Supervisor: Professor Ülo Mander
Opponent: Professor Otto R. Stein, Montana State University, PhD
Constructed wetland approach to wastewater treatment has become widespread throughout the world as an ecological alternative to conventional wastewater treatment systems (activated sludge plants, biofilters etc.). At that the purification efficiency is highly dependent on the availability of dissolved oxygen in the treatment system. Therefore, in order to reduce the area and the costs needed for wastewater treatment, it is of great importance to develop methods to enhance oxygen supply in the constructed wetland.
This PhD dissertation focuses on the methods used to enhance oxygen supply in CWs. The main objective of the PhD dissertation is to study and discuss different aspects of advanced management of constructed wetlands and to compare the performance of novel batch-operated constructed wetland to that of typical flow-through systems.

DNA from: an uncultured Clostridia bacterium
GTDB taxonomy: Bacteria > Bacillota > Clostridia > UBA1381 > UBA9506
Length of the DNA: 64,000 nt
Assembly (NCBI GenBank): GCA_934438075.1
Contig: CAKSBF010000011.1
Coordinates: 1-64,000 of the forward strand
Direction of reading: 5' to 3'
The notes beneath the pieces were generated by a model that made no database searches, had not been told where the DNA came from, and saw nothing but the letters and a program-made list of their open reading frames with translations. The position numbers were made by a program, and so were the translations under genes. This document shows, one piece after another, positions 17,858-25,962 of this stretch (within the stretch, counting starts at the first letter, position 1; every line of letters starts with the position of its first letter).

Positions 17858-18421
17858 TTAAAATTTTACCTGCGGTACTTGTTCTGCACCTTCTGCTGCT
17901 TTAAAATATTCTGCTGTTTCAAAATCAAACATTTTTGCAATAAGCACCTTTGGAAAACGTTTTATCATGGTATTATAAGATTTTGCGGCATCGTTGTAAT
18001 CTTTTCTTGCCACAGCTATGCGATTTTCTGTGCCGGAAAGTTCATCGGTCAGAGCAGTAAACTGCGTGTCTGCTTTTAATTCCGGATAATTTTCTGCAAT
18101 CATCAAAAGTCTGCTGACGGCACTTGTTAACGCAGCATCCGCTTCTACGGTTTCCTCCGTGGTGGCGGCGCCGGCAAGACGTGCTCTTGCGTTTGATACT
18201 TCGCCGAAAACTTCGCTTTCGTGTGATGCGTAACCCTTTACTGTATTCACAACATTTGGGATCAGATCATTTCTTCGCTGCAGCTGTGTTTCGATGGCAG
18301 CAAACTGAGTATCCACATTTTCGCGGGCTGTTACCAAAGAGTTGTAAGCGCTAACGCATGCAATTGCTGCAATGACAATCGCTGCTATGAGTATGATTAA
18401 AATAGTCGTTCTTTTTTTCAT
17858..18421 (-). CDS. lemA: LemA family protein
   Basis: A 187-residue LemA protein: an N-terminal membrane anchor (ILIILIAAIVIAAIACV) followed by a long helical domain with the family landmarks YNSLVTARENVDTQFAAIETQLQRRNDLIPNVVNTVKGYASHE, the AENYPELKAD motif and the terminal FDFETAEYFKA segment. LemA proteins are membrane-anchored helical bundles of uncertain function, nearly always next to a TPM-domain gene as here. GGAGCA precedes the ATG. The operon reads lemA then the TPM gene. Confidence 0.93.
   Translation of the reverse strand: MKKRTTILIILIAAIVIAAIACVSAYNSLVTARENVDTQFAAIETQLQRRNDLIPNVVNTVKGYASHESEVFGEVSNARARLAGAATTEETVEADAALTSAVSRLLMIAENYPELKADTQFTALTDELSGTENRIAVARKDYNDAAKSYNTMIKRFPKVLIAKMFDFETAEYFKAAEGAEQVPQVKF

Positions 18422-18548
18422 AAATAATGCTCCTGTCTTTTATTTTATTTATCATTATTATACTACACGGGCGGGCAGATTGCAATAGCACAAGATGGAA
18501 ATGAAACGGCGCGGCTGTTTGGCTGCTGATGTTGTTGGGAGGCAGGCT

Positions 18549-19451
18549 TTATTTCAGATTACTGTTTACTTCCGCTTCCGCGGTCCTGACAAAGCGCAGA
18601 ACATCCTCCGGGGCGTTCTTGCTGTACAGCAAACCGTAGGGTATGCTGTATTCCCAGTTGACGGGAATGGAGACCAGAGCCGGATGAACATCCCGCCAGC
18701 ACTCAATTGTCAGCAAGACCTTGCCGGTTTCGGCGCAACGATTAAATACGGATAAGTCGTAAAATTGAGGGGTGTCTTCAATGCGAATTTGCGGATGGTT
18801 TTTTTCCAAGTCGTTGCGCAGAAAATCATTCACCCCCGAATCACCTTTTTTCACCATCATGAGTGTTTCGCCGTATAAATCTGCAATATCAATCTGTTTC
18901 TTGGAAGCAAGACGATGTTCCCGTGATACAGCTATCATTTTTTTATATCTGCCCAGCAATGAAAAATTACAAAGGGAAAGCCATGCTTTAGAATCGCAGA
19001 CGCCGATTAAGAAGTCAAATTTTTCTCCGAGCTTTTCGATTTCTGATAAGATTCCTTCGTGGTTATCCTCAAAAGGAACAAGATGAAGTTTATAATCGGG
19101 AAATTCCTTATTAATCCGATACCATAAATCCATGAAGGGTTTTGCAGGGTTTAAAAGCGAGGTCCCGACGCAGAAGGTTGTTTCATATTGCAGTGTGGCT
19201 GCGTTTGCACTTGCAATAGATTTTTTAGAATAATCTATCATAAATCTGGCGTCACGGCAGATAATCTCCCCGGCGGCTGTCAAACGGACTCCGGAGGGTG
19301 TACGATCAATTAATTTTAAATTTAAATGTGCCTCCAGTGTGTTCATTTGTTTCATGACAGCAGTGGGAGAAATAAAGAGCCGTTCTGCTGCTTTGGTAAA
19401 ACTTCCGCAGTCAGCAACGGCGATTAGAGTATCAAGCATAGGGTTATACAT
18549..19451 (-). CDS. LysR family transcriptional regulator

During the PhD study, two experimental filter systems were established, first of them treating municipal wastewater and second treating household greywater. Batch-operated filter system showed high purification efficiencies treating low-strength communal wastewater. Although, the aeration capacity of the experimental filter system was somewhat lower than for example reported for well-studied vertical-flow filter systems, we believe that performance indicators of batch-operated filter system are expected to improve substantially when more concentrated wastewater and/or higher hydraulic loading rates are applied.
The highly-loaded compact filter systems for greywater treatment demonstrated very good performance. The results provide encouragement for the application of similar full-scale systems in places where space for the establishment of CWs is limited, in areas that are far from central sewage systems and/or where there is a lack of potable water. The system's effluent can be reused for toilet flushing and/or irrigation.